Ezra Furman & The Harpoons, "I Killed Myself But I Didn't Die" - For years, indie-rock bands played down the importance of lyrics to the point where a lot of people didn't even care about them anymore. With this Chicago band, which just released "Mysterious Power," the words jump out and demand your attention. But it's far from easy-listening singer-songwriter stuff. The Harpoons rock with noise and clatter, like on this song which recalls such indie greats as The Pixies and Pavement.

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Every Wednesday at 9:13 am, one of Pittsburgh's finest music writers joins me (Cindy Howes) on the Morning Mix to play a couple favorite new songs and share some insight. Today we welcome Andy Mulkerin of Pittsburgh's City Paper

In case you missed it here's what he played with commentary by Andy (plus  bonus songs):

Man Man, "Bangkok Necktie" - This is from the new album, Life Fantastic, from the Philly-based band. The record is, on the whole, quite pleasant and energetic; this was the song I could find that didn’t have swears in it.

Secret Cities, "Always Friends" - This is from Strange Hearts, the new album from this Midwestern three-piece psyche outfit. It’s got their signature muddy baroque sound, but is upbeat and has elements of old rock steady to it.

Poison Control Center, "Porcelain Brain" - Longtime Buzz listeners know I like this Iowa-based band a lot. Their new album, Stranger Ballet, comes out next month, and this song – a Silver Jews-sounding rocker – is on it.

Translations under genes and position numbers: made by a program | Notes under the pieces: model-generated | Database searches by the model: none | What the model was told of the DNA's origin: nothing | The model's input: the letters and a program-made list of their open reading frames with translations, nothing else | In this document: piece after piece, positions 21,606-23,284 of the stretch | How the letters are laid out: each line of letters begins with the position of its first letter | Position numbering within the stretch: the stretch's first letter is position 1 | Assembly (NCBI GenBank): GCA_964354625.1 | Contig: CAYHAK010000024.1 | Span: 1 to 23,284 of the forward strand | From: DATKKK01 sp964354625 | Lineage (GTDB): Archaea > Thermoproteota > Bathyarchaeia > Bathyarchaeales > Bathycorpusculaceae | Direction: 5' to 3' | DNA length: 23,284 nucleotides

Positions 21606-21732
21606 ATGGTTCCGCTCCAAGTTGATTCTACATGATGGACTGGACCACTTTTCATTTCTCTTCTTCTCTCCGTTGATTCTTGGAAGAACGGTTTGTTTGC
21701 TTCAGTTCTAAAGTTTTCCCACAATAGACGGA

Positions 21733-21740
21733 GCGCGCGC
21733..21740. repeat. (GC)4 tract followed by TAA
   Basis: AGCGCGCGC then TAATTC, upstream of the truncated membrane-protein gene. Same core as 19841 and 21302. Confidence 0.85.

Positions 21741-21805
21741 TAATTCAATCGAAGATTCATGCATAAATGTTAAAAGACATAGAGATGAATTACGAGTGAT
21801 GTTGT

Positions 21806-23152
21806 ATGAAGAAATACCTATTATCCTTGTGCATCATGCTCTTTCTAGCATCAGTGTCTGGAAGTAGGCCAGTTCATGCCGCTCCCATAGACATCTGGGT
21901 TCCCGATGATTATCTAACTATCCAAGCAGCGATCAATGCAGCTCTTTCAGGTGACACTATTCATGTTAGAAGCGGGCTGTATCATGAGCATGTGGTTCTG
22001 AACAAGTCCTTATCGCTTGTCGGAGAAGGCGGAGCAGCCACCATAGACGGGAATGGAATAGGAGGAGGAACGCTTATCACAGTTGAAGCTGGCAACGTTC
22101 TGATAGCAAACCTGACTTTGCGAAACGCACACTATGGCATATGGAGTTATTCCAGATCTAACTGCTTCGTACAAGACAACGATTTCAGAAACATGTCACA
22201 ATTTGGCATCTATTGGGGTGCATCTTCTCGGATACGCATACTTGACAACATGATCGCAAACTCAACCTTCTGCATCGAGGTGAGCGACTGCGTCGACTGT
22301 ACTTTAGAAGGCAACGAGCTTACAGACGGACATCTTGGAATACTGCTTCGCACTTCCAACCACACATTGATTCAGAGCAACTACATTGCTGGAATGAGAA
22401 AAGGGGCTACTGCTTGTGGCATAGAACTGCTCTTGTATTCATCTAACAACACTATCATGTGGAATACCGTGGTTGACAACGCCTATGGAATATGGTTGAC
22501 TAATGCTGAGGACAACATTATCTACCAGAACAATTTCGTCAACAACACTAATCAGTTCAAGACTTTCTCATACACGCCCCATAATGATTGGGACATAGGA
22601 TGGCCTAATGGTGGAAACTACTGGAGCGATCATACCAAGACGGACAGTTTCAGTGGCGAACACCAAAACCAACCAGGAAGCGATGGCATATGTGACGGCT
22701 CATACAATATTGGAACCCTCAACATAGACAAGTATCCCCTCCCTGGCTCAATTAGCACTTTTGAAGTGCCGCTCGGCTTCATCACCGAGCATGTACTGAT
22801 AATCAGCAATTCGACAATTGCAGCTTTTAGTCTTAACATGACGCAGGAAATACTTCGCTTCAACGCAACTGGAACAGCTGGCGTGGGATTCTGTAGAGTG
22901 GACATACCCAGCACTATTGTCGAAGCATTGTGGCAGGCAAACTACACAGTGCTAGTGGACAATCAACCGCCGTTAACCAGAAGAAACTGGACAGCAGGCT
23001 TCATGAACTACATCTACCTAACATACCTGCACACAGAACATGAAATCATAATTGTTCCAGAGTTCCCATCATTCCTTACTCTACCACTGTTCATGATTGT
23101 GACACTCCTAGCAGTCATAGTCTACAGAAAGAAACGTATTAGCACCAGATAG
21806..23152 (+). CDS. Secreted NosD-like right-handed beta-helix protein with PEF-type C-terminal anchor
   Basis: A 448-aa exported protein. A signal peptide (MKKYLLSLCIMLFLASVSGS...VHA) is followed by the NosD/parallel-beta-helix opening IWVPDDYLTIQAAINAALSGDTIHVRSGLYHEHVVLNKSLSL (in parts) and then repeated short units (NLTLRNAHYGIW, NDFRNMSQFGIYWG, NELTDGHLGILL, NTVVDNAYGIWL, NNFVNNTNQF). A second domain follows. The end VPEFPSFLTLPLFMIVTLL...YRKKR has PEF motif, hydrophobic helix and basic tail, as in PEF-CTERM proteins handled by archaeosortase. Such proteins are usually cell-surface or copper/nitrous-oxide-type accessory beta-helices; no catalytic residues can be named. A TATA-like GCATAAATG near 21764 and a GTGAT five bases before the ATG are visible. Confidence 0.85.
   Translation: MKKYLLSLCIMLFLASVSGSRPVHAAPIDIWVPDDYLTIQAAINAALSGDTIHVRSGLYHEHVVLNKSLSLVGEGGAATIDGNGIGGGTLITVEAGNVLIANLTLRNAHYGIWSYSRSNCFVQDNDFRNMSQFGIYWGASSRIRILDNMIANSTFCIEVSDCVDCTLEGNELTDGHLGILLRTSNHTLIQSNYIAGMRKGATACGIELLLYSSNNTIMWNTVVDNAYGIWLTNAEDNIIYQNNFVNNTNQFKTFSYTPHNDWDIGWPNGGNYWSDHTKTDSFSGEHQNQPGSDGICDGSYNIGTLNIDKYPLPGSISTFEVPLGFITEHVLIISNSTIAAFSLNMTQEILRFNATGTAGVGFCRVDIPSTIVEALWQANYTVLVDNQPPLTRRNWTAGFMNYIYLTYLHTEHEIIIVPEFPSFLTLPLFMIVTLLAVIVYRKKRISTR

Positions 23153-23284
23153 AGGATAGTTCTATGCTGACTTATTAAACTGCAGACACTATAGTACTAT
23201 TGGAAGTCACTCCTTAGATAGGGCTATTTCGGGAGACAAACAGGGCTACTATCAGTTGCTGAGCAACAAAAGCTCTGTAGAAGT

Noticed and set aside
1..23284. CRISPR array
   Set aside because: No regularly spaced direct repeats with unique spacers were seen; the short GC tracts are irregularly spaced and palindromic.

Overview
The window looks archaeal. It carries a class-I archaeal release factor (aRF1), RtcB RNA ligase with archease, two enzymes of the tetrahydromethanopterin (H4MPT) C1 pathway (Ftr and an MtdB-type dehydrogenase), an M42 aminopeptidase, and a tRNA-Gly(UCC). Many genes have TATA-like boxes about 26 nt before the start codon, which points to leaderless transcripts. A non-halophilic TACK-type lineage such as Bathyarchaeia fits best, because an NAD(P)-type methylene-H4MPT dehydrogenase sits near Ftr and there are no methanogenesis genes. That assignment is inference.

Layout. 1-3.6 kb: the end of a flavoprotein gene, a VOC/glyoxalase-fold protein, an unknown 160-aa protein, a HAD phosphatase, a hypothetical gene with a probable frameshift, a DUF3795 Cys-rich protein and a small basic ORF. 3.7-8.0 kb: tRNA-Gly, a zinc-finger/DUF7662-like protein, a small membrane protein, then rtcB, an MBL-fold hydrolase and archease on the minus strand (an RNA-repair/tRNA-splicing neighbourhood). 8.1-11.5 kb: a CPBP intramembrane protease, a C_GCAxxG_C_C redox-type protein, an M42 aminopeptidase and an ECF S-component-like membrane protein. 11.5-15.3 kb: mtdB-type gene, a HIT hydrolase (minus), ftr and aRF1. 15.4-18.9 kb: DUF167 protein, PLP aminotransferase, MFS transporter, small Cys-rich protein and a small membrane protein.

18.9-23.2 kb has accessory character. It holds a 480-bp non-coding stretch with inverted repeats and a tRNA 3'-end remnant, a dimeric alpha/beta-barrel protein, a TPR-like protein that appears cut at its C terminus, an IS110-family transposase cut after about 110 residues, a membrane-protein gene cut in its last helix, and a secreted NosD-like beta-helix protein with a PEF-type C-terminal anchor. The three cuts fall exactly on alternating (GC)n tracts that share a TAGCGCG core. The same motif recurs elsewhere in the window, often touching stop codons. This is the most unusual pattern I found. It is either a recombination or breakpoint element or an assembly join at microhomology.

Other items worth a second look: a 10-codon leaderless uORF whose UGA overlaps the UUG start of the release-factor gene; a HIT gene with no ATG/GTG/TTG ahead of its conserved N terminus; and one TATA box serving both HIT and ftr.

Bare Branches, "Kids in Love II" - This Butler-based band issued a solid album, Haunts, earlier this year. There’s something nostalgic to me about the band’s guitar sounds and Christopher Wagner’s Ian Curtis vocals.

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Every Wednesday at 9:13 am, one of Pittsburgh's finest music writers joins me (Cindy Howes) on the Morning Mix to play a couple favorite new songs and share some insight. Today we welcome Scott Tady of The Beaver County Times.

In case you missed it here's what he played (with commentary by Scott):

The Smithereens, "Sorry" - No, the Smithereens hadn’t stashed their new album in a vault for 20 years, it just sounds that way. And that’s a good thing. Fuzzed-up guitar and crunchy drums and bass — British Invasion melodies filtered through East Coast pub rock — provide the vibrant backdrop to Pat DiNizio’s rich, vibrato-heavy voice. “The Smithereens 2011” kicks off effectively with this jangly, stomping single with brooding lyrics like, “Well my back’s against the wall/But I’m not afraid at all/I would like to say I’m sorry, but I won’t.”